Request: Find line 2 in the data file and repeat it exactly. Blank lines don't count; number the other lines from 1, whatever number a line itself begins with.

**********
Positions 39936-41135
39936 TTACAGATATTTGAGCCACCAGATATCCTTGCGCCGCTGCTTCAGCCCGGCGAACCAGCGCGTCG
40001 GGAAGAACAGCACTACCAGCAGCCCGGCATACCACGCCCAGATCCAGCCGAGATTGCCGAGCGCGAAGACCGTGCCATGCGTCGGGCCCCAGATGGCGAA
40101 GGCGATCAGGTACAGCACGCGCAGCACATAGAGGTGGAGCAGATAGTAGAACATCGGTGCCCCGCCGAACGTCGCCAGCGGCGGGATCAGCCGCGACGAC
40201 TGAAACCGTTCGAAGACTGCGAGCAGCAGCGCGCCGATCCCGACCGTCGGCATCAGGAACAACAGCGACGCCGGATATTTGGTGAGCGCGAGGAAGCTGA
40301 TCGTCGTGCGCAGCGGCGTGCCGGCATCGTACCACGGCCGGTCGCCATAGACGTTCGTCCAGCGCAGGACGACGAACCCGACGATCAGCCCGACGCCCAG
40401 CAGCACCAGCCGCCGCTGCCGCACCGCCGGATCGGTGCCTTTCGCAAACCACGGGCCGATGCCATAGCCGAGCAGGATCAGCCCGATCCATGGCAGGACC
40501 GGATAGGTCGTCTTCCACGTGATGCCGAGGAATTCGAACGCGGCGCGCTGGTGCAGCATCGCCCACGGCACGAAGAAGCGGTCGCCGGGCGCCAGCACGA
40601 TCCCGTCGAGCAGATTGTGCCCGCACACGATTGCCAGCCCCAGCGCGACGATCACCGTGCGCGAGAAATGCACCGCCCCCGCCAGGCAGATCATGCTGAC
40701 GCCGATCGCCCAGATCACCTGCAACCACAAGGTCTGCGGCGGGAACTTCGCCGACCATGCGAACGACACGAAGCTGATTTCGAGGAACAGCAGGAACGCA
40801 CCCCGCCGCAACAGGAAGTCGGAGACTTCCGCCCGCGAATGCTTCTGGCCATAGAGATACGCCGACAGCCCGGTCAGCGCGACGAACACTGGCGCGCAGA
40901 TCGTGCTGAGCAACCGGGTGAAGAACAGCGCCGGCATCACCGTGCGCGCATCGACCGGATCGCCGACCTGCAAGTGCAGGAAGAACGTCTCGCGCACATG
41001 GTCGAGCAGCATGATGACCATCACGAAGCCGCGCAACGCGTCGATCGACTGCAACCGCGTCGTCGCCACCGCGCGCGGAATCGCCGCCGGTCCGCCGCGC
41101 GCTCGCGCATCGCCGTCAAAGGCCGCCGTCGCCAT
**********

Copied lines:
39936 TTACAGATATTTGAGCCACCAGATATCCTTGCGCCGCTGCTTCAGCCCGGCGAACCAGCGCGTCG